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Chips in Edge After Sharpening?

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  • #42543
    Readheads
    Participant
    • Topics: 25
    • Replies: 286

    I was wondering what you guys think about rubbing 2 handles of the same grit against each other to help break in and general consistency.

    #42545
    Mikedoh
    Moderator
    • Topics: 38
    • Replies: 563

    Have seen Clay post it is not a good idea for the diamond stones.

    #42547
    tcmeyer
    Participant
    • Topics: 37
    • Replies: 1932

    Rubbing two diamond stones against each other has been a no-no from the get-go.  What makes the diamonds effective is the sharpness of the diamonds at their highest point – the point that contacts the blade.  Rubbing them together would tend to dull them very quickly, probably in seconds.

    #42548
    Readheads
    Participant
    • Topics: 25
    • Replies: 286

    It would seem that very light rubbing, maybe under water, might help the break in sceario. The effect should be verifiable under a scope. I also wonder why WEPS doesn’t take care of this during manufacturing. It would eliminate a negative on the system. For the $ we pay I would expect this could be taken care of prior to packing.

    #42549
    MarcH
    Moderator
    • Topics: 59
    • Replies: 2104

    I wouldn’t want anyone breaking my stones in for me.  I believe the stones take on the character of the users method as he uses them.  My broken in stones may behave and feel differently then the stones TCMeyer has broken in for himself because our techniques differ.  I believe a stone broke mechanically would feel like a worn out stone to me.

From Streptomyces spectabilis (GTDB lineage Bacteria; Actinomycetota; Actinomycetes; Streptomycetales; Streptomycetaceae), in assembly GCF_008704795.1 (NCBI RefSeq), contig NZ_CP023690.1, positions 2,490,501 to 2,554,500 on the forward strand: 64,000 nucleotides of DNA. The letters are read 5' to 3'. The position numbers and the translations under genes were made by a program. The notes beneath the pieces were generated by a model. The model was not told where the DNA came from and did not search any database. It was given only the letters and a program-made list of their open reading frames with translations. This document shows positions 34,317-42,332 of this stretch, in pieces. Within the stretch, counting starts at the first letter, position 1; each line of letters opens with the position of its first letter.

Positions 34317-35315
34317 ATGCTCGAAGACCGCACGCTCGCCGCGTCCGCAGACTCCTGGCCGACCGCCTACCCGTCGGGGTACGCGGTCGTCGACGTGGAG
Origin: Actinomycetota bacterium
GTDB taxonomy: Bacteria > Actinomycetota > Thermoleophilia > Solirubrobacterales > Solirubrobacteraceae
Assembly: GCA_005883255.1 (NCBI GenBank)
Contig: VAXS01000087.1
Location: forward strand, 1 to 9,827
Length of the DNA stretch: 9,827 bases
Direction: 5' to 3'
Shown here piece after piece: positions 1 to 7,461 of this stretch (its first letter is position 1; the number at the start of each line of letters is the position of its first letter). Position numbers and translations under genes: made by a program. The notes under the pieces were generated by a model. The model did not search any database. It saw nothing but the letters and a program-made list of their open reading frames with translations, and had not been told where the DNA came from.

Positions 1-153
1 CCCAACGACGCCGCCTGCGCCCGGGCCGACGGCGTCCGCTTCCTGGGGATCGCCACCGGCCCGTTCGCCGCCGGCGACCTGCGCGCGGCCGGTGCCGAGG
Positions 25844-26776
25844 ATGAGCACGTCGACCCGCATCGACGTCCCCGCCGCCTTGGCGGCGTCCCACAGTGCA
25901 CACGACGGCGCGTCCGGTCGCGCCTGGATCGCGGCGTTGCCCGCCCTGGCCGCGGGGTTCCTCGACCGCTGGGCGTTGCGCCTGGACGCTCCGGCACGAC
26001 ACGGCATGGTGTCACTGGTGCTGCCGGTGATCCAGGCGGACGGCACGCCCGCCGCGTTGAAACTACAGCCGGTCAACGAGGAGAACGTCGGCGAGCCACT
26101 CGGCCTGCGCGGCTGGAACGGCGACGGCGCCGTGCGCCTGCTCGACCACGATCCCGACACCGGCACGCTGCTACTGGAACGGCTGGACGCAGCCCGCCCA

It is akin to buying a used car.  I want it from new and I want to break it or break it in how I see fit.

    Marc
    (MarcH's Rack-It)

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    #42552
    tcmeyer
    Participant
    • Topics: 37
    • Replies: 1932

    Just to be clear, I’ve only used the glass media once – in the case of the longitudinal cluster.  I think that a break-in procedure using glass might be a workable method, but would need to be tested by someone who had a lot of new stones they could afford to throw away, or were willing to put at risk.  I believe that a result might be that some low number of strokes on glass would work as well as 10 to 20 knives.  I don’t know if that number is 10 or 50.  Maybe Clay could try that out while checking the surface of the diamonds with his 2000X microscope.  The objective is to knock off all diamond particles not directly attached to the platen.  At what point is that accomplished?

    I am thinking that WE’s supplier has been improving their process, as the last set of stones I bought (400/600 and 800/1000) worked beautifully from the start.  Yes, they feel a lot coarser than my well-used stones, but there were none of the “clunks” I’ve felt in the past, when the first few sharpenings were really rough.

    2 users thanked author for this post.
    #42558
    Mark76
    Participant
    • Topics: 179
    • Replies: 2760

    I was wondering what you guys think about rubbing 2 handles of the same grit against each other to help break in and general consistency.

    No, dont’t. This will servely deteriotate the quality of the stones.

    Molecule Polishing: my blog about sharpening with the Wicked Edge

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